Monday, January 9, 2012

Inspiring creative supermarket ideas from around the world

Going to a supermarket can be a dull and stressful experience. Today they are all freezing to keep the food fresh, hence you rush through them in your little summer dress, eager to get out as soon as possible, hopefully carrying some items you need - if you were lucky enough to find them in the clutter. Sigh. We might love their ads and the brands, but supermarkets really need to shape up to keep people happy in the long run. 

Here are some creative super market ideas spotted by Alain Thys, author of So You Want To Be Customer-Centric Original post

MPREIS in Tirol (Austria)

If you thought supermarkets were square boxes which lacked any form of architectural imagination, MPreis in Austria is clearly intent on proving you wrong. Launched 90 years ago, this Tirolian supermarket chain is known for making sure their supermarkets are architectural beauties beyond compare in their industry.

EATALY in New York

Part deli, part experience, part restaurant and with a massive beer garden on the roof, Eataly is somewhat hard to define. But what is pretty clear is that this high end Italian megastore is pretty on the ball when it comes to creating a food shopping experience to remember. Not to mention the art of securing the margin that goes with it.  The video below says it all.


H-E-B in San Antonio, Texas

In early 2010, this Texas supermarket decided to group all male skincare in a Men's Zone. This was driven by the insight that most guys, especially in Texas, don't really feel at ease looking for their products alongside female hygiene and hair removal products. The results were phenomenal with a year-on-year sales increase of 11% on a range of 534 personal care items.

ChronoDrive/ChronoVillage, France

We have all seen the "shop online and pick up in store" programmes which most advanced supermarkets have implemented. But France's Auchan has taken matters a step further by designing a Chronodrive service station where you can  collect your groceries in 5 minutes or less. The current format upgrade, Chronovillage even helps you secure a freshly baked baguette, a good bottle of wine or a rose to remind your spouse how much you love her (hey, it's France). These extras are provided by complementary specialty stores which surround the pick-up zone. Apparently the format is hitting it off, as Auchan has announced a quite aggressive roll-out plan.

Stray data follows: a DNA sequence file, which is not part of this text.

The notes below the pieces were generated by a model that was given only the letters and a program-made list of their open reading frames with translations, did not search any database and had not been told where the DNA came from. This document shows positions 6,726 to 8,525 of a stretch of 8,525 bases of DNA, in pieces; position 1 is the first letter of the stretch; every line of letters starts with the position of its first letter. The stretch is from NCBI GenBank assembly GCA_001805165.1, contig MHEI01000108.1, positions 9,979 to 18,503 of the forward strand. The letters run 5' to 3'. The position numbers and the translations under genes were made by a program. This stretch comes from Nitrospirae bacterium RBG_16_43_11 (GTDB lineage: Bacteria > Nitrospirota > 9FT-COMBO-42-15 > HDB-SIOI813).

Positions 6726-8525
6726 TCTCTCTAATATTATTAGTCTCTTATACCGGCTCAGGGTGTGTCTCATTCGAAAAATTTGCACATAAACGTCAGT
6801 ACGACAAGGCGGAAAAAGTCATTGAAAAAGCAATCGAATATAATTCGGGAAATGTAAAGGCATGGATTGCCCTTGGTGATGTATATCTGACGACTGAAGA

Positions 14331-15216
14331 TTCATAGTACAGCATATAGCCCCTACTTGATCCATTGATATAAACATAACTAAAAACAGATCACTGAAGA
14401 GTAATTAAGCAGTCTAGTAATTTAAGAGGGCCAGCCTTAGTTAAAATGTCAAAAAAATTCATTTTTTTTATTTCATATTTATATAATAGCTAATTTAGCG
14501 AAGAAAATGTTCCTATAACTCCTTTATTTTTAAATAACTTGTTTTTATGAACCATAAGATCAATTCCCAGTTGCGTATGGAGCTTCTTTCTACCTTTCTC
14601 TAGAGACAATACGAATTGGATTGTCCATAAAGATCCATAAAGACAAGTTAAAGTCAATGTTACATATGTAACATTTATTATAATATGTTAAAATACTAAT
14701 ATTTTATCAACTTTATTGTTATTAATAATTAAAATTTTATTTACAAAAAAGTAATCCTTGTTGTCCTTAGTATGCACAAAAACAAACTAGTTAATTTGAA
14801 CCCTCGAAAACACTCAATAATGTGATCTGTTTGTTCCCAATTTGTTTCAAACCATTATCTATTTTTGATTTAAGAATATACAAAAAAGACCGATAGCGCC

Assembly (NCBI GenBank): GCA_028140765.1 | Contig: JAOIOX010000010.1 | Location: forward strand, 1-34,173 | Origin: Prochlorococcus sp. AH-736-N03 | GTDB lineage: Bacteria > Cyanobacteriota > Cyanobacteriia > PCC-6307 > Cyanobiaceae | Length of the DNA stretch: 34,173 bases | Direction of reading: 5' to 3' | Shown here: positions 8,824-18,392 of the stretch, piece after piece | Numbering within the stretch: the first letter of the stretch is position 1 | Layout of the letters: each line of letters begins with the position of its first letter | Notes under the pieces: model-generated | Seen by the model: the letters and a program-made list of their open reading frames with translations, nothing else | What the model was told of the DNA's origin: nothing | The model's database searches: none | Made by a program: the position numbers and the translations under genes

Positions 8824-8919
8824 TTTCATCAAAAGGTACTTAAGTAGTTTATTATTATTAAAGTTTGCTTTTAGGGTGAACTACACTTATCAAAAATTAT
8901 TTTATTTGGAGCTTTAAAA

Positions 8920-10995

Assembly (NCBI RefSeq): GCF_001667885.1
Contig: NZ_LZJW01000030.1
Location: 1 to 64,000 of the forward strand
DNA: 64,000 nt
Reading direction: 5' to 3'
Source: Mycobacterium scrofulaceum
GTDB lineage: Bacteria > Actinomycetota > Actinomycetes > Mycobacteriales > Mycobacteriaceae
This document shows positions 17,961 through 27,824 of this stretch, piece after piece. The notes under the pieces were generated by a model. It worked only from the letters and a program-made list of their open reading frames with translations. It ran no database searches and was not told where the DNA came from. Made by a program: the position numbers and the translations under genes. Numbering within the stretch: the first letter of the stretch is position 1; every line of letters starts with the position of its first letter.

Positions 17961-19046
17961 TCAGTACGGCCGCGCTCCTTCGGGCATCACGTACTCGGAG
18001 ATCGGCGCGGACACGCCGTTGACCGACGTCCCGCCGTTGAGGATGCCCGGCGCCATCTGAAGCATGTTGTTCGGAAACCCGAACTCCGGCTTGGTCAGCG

Kaiser's Berlin, Germany

The Futurelab blog already covered the store in 2009, but Kaiser's in Berlin is still the most senior friendly supermarket that I've ever seen. From magnifying glasses to read prices to modified trolleys, every aspect of this food retailer has been adapted to the needs of those who aren't as young as the product managers that typically market to them. As the world's population keeps aging, this is one retailer everyone needs to watch.


Tesco Homeplus, Korea

Sure, I know it's shown up in every retail presentation of 2011, but Tesco out-innovated everyone with its subway station smartphone stores. If you would have missed it, or would like to indulge once more, do check out the video.

The People's Supermarket in London, UK

Last one in the row is a supermarket that doesn't use special furniture, architecture or technology to create a unique experience, but manages to do so nonetheless. Owned by it's customers, who are also regularly asked to lend a hand in the restocking the aisles or servicing customers, The People's Supermarket focuses on local, authentic products at fair prices.  


Shopper marketing is an upcoming and growing area for marketers, thank God... I believe we will see more touch screens, experiences, varieties and happenings in the supermarkets in the future, thanks to clever strategies.

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